Next, the LINK OUT button: To the right of each citation in the list of results is the word LINKS. Click on LINKS and then click again on LINK OUT. This takes to you a new page where you have options to connect (or link) to the full text of articles in journals from another database — but only if your library subscribes to those journals.

For example, in a search for MRSA (Methicillin-resistant Staphylococcus aureus), I found an article in the Journal of Cystic Fibrosis, August 23, 2007. The article abstract was available from PubMed, but LINK OUT connected me to the actual article in the ScienceDirect database –which Resnick Library subscribes to.

Try a couple of searches yourself and let us if you have any questions. Also try the tutorials from PubMed. They are short, narrated, and very clear! Link to the tutorials and other help on the left navigation menu of the main PubMed page.


Using PubMed for Nursing Articles

PubMed is a free search engine from the National Library of Medicine with access to over 17 million citations to articles, conference proceedings, reports and other documents from medicine, including veterinary science, biomedicine and nursing.

To limit your search to JUST nursing journals, from the  PubMed search page click on the “Limits” tab.  Scroll down to the “Subsets” box and check Nursing Journals.  Then enter your keyword search.

Nursing Journals in ScienceDirect

To find a list of the 160+ nursing journals available to you electronically through ScienceDirect database…’re just two clicks away:

1. Go to ScienceDirect. Note: From off-campus, remember to enter your 800# to access ScienceDirect.

2. On the left menu, you’ll see Browse by Title, Browse by Subject. Scroll down and select Nursing and Health Professions (under “Health Sciences” category).

You can then look at articles in a particular journal, or search by subject/keyword across all publications in the database.

NOTE: We do not subscribe to *everything* in ScienceDirect. To the left of each title is a green or white icon indicating SUBSCRIBED (green) or NON-SUBSCRIBED (white). You can also select JUST the subscribed titles (full-text available) in the Browsing menu.

Ask for help anytime by emailing, calling or IM-ing your librarians.


Researching Public Policy Issues

Hurricane Katrina…port security…Iraq…global warming…Medicaid…pharmacists refusing to dispense contraceptives…new Supreme Court justices…wiretapping…civil liberties…
Whatever the topic, the following resources are particularly useful for finding information on public policy issues:

CQ Weekly and Congressional Digest – both available in the periodical section on main floor of library…generally very current
CQ Researcher – available in the reference section on main floor of library – search index online (.pdf file – go to Edit – Find on this page to get a search box)…weekly reports focusing on one specific topic
OpenCRS: Congressional Research Reports – think tank reports for Congress
Opposing Viewpoints – explore both sides of controversial social issues

The library has many other relevant magazines, including weekly newsmagazines like Time, Newsweek, U.S. News & World Report, as well as political commentary magazines like National Review, America, Harpers, and New Republic. 

Job Hunting?

Whether you’re about to graduate and you’re looking for that first professional job in your field, or whether you’re just looking to line up a summer job or internship, you may want to take a look at some of the following resources.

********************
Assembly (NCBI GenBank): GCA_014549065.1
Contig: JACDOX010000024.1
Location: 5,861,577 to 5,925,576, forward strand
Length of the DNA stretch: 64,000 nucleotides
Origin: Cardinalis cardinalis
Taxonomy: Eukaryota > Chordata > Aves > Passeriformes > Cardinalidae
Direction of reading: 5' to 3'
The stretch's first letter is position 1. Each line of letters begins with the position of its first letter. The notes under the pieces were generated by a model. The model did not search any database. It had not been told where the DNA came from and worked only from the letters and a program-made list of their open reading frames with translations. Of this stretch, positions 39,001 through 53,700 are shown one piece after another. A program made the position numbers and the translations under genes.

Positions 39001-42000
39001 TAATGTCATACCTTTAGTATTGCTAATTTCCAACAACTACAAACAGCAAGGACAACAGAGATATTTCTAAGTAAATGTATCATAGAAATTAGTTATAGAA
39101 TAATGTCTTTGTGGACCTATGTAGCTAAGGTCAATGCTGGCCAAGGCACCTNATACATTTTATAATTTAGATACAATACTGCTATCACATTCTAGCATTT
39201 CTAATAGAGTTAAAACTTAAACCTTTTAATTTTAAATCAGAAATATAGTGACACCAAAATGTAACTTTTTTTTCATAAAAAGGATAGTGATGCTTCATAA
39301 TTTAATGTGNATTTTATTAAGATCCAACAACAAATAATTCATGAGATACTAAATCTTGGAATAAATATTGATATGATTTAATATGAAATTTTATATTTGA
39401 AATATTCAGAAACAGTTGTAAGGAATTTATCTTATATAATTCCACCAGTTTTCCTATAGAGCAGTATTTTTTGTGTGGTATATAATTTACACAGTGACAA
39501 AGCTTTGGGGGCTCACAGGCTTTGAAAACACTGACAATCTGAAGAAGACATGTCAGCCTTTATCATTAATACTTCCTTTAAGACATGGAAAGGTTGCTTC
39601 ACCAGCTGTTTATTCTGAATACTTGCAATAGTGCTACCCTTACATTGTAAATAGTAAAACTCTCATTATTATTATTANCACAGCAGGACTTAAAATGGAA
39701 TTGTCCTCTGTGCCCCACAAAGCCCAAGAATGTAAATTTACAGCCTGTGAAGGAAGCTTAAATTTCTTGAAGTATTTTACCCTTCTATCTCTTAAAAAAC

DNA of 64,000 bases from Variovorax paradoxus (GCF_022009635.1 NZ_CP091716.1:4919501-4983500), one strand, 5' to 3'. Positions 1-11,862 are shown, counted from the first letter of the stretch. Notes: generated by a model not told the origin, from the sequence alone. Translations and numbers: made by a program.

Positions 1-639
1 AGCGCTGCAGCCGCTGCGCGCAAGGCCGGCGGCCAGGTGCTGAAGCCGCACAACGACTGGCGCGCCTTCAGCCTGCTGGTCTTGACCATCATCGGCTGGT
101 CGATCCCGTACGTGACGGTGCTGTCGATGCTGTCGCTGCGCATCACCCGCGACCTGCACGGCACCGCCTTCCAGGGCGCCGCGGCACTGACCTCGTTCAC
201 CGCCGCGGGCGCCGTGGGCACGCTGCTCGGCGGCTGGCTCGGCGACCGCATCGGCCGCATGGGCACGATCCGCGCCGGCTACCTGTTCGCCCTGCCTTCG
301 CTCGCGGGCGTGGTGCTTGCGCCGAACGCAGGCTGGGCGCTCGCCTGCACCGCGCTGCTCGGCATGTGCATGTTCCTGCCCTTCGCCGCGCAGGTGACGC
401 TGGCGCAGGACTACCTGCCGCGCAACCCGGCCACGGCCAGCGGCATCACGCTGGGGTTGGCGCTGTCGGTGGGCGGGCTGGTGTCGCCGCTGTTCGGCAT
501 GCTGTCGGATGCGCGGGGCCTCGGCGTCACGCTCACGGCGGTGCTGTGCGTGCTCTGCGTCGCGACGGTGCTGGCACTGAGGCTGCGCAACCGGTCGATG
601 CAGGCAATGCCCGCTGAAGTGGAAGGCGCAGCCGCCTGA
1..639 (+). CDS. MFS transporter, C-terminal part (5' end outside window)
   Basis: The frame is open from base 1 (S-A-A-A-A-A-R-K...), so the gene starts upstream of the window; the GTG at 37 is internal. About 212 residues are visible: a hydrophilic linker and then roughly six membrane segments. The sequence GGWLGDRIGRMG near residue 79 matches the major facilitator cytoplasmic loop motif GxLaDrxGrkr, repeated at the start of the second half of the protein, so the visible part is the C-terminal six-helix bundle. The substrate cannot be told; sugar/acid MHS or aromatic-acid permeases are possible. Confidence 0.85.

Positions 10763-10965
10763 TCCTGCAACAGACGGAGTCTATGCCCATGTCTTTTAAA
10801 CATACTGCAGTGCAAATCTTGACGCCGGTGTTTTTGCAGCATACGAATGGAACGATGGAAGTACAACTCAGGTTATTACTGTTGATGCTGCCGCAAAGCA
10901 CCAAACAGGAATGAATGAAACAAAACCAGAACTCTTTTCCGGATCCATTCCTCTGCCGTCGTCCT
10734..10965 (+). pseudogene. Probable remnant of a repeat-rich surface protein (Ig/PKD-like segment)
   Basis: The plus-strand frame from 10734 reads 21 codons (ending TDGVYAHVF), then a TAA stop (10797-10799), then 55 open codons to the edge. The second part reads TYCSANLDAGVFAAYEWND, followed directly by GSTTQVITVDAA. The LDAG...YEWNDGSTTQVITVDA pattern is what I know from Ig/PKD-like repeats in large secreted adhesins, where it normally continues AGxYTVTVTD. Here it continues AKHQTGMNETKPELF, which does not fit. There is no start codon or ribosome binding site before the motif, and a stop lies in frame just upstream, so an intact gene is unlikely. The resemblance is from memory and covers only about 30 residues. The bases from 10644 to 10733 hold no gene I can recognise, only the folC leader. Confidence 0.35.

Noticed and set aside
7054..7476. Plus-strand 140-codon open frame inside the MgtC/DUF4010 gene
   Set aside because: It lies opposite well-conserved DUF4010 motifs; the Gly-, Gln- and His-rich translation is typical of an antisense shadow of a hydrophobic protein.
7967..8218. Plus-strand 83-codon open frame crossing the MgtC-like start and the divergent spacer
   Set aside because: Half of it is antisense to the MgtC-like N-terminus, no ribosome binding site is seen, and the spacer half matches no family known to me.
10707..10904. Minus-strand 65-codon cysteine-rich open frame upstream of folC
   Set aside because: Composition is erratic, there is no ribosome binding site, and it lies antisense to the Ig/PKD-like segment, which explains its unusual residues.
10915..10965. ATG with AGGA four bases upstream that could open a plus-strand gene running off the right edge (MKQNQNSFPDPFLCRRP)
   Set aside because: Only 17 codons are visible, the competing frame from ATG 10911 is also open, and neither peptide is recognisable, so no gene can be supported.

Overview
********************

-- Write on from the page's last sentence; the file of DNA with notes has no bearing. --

A couple of new books, just in:
201 Best Questions to Ask on Your Interview
Elements of Resume Style: Essential Rules and Eye-Opening Advice
Resume Handbook: How to Write Outstanding Resumes and Cover Letters

A couple of newer job search engines that you may not have heard about yet:

You also may want to keep an eye on the Career Services website for announcements of job fairs, campus recruitment visits, etc. If you want more personalized help, go straight to the expert. Come in to the Resnick Learning Center and make an appointment to see Lou Shields, Director of Career, Transfer and Veterans Services.

Finding Images on the Web – Draw your Search

A couple new tools for finding pictures online…

Retrievr – Draw what you’re looking for, and this search engine does it’s best to match it with images that fit the color or shape of your drawing. Click at your own risk – you might lose an hour just playing around with this.

Ask Jeeves Picture Search – Ask just launched a new and improved image search engine. It has a nice filtering feature. Say you type in ‘bass’; you can click a link on the side narrowing that down to pictures of the musical instrument (as opposed to the fish). It also allows you to check images that you want to save as you go along.

If you haven’t ever used it, you may also want to check out Flickr. This is quite useful simply as a search tool, but you can also create a free account, and upload and share your own pictures here.

Searching SUNY

SUNY libraries are working together towards the goal of opening up our collections across campuses. The first step in this process is the SUNY Union Catalog, which enables you to search all SUNY campuses at once, narrow them down regionally or by type of college, or select an individual college to search. You can also view a list of recently purchased books across all SUNY campuses.

The next step in the process will be enabling you to request to borrow a book from any campus directly from the union catalog. Since we are not there yet, if you find a book you’d like to borrow from another campus, you will need to go into WorldCat and submit an ILL request there.

Another recent development is the SUNY Digital Repository in DSpace. Several campuses have already published materials in DSpace, including faculty publications, electronic journals, student theses, image collections, and college history materials. SUNY Press has made a collection of e-books available here as well.